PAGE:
May 28, 2014


R.I.P. Maya Angelou: Hear Her 1957 Calypso Album You Didn't Know Existed

Riccardo S. Savi/WireImage
Riccardo S. Savi/WireImage

Today, we learned the terrible news that revered poet and author Maya Angelou has passed away at the age of 86. Your music-nerd friends at Fuse are celebrating her legacy the best way we know how with a look back at her only musical release, 1957's calypso-pop album Miss Calypso.

While not nearly as well known as her autobiographies, essays or poetry, Miss Calypso was recorded before Angelou started her prolific writing career. After ending her marriage to aspiring musician Tosh Angelos in 1954, Angelou began performing in San Francisco nightclubs, dancing and singing to calypso music. Originally performing by her birth name, Marguerite (or Rita) Johnson, she decided to go professionally by Maya Angelou at this time after managers and supporters suggested she needed a more distinctive name for her live show.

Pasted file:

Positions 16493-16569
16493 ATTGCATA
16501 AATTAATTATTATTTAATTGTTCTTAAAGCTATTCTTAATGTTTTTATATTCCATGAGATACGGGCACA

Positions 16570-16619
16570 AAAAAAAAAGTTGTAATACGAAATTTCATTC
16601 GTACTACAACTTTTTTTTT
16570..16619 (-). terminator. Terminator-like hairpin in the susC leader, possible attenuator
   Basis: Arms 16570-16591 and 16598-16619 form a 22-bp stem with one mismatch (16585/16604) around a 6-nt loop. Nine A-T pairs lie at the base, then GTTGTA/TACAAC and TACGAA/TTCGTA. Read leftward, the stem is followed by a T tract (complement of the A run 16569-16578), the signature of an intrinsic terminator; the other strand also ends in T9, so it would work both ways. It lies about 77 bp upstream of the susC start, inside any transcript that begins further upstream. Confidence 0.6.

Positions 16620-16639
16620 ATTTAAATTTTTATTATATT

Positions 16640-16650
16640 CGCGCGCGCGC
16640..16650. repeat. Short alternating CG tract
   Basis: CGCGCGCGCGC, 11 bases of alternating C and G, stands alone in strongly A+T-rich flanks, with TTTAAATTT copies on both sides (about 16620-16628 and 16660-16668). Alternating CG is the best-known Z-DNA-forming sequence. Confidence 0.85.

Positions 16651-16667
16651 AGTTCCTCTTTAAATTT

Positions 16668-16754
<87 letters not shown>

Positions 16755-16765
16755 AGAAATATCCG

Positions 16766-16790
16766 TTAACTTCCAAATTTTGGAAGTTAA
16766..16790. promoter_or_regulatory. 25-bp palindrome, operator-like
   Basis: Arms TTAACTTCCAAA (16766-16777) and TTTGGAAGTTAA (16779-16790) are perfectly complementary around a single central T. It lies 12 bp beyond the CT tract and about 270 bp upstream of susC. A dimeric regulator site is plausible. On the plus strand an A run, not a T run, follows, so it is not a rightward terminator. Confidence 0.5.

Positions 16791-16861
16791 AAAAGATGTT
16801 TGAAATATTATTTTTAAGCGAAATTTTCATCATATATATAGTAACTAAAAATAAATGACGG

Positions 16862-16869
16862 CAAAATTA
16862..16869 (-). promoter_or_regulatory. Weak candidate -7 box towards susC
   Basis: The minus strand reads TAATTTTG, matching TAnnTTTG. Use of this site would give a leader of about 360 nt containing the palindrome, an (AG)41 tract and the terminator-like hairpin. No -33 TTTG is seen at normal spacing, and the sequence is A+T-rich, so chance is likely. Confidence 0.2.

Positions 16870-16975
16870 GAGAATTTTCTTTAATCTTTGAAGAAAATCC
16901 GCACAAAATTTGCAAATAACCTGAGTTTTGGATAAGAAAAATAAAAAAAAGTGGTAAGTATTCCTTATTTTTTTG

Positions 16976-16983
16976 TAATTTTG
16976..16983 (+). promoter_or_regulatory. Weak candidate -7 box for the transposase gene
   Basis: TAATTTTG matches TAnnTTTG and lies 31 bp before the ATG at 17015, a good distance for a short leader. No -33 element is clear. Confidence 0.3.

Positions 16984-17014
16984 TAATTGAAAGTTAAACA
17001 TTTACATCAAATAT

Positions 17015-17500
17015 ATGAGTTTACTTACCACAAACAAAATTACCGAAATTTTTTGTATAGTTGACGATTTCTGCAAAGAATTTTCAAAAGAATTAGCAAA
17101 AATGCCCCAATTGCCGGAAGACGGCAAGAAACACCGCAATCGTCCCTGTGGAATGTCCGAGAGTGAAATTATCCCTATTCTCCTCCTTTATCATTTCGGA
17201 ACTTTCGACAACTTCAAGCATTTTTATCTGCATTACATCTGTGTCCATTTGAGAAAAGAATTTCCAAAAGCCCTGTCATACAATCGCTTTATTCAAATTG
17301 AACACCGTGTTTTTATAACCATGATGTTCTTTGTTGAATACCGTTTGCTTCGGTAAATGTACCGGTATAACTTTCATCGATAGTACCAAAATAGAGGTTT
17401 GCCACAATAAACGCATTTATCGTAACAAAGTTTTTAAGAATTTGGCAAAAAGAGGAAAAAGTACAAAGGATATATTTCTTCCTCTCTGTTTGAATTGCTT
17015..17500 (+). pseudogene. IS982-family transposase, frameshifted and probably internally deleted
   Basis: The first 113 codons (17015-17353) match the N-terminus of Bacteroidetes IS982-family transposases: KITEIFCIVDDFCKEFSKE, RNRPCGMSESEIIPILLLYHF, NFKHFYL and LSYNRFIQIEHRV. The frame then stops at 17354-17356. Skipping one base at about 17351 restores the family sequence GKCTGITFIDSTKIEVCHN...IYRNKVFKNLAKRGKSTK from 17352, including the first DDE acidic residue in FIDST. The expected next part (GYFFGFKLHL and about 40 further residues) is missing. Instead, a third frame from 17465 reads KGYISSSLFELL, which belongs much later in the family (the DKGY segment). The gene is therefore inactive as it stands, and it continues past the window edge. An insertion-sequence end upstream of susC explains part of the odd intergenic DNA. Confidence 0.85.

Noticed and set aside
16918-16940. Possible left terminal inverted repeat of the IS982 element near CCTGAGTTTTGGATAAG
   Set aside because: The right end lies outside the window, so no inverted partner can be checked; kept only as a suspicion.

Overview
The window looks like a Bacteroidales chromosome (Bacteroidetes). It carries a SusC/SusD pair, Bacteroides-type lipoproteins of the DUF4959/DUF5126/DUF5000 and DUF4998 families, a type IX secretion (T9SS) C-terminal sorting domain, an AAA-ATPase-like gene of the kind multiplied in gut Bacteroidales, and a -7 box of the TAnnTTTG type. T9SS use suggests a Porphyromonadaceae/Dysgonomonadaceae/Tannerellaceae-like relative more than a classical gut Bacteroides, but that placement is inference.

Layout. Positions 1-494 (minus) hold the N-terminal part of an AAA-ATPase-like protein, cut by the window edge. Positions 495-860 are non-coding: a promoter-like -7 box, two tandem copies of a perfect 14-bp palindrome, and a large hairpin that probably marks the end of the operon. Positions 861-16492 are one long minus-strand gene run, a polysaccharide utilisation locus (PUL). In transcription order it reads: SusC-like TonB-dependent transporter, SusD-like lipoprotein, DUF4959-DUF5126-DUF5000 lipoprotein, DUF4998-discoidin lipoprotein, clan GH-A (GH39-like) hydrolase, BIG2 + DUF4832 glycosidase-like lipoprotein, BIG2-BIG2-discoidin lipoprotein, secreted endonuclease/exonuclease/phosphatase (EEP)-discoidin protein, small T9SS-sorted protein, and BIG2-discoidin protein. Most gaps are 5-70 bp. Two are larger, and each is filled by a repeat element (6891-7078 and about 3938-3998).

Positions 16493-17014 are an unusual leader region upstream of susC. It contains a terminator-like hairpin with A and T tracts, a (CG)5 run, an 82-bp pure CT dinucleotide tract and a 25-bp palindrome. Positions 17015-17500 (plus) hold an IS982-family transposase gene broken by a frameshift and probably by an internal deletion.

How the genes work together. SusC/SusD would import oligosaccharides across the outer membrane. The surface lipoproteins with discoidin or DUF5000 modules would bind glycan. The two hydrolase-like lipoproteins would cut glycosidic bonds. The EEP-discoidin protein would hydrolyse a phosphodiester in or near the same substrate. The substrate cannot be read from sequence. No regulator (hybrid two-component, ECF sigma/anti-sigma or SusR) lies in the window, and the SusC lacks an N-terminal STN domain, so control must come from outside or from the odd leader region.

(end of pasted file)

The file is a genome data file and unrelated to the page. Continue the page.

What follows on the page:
Three years later, she recorded and released the LP composed of calypso "oldies" by Nat King Cole and Louis Jordan, plus five tracks Angelou composed herself. At the time, Billboard magazine reviewed the record saying, "Miss Angelou has enough sell in her voice to offer dealers a promising set...handled with finesse." Variety said Angelou's performances were "sizzling" and a "unique creation in the jazz world when everything progressive is expected to be on the cool side."

While you won't find Miss Calypso on iTunes or Spotify, you can find tracks floating around the Internet. Take a listen to album standout "Run Joe" above or the Angelou-composed "Neighbor, Neighbor" below. Listen to more right here.

R.I.P., Maya.